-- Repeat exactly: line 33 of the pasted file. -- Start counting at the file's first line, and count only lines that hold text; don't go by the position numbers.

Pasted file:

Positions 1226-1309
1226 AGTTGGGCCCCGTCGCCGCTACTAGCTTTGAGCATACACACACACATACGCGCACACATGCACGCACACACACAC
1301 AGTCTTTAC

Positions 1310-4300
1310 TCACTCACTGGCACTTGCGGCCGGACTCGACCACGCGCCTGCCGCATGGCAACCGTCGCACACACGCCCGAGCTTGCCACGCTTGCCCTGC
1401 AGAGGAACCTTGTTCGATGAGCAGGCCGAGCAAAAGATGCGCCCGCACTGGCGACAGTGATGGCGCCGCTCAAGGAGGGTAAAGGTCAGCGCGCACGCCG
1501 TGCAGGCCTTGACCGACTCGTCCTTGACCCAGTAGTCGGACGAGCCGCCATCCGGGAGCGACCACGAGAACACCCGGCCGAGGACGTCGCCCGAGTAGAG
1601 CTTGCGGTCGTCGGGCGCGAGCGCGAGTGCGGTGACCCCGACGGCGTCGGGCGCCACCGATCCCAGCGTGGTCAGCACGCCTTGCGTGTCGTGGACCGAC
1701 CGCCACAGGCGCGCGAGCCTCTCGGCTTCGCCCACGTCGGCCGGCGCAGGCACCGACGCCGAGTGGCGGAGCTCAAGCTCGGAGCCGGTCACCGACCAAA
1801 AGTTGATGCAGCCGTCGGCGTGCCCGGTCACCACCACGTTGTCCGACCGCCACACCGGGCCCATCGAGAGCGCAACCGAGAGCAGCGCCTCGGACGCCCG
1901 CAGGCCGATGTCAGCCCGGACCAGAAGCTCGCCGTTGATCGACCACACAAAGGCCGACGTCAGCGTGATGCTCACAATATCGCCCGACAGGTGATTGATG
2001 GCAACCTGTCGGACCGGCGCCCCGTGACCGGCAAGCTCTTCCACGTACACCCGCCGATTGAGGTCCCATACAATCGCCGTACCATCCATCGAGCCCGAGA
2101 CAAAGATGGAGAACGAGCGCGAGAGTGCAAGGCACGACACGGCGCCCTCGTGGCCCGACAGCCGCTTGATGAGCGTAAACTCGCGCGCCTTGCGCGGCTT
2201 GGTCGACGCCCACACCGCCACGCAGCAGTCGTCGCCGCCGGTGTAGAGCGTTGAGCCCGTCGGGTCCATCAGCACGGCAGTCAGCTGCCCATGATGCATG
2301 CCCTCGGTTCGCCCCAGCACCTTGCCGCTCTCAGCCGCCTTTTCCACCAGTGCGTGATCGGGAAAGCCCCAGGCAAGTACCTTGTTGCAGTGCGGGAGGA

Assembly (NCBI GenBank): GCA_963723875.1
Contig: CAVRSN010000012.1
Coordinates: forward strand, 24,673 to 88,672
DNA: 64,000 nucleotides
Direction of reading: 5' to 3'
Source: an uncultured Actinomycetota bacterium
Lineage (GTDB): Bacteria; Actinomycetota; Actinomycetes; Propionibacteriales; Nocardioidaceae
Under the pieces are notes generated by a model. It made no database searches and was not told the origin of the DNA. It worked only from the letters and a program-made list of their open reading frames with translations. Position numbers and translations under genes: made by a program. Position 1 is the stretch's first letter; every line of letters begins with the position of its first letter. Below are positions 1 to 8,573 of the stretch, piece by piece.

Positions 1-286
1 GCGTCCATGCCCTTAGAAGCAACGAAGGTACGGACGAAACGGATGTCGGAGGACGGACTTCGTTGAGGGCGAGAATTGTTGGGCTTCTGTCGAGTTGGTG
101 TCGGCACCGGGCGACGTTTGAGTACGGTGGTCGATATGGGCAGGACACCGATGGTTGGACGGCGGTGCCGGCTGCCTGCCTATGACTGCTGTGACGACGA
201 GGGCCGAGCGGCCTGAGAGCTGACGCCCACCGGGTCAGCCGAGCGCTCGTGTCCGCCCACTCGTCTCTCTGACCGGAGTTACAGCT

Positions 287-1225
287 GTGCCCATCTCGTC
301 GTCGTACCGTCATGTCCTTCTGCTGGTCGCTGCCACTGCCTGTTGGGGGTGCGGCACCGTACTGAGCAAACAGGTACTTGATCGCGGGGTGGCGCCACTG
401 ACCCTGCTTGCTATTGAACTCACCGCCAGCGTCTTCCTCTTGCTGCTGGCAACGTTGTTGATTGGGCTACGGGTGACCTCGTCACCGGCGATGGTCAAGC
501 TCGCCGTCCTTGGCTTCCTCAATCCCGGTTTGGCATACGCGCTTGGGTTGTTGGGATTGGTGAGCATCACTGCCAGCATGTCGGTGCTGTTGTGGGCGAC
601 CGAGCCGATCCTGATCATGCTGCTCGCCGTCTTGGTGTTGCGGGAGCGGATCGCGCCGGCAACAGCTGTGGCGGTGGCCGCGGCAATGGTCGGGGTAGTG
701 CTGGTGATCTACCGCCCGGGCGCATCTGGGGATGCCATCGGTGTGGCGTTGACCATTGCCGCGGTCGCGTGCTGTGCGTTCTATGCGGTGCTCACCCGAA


601 CGAGCCGATCCTGATCATGCTGCTCGCCGTCTTGGTGTTGCGGGAGCGGATCGCGCCGGCAACAGCTGTGGCGGTGGCCGCGGCAATGGTCGGGGTAGTG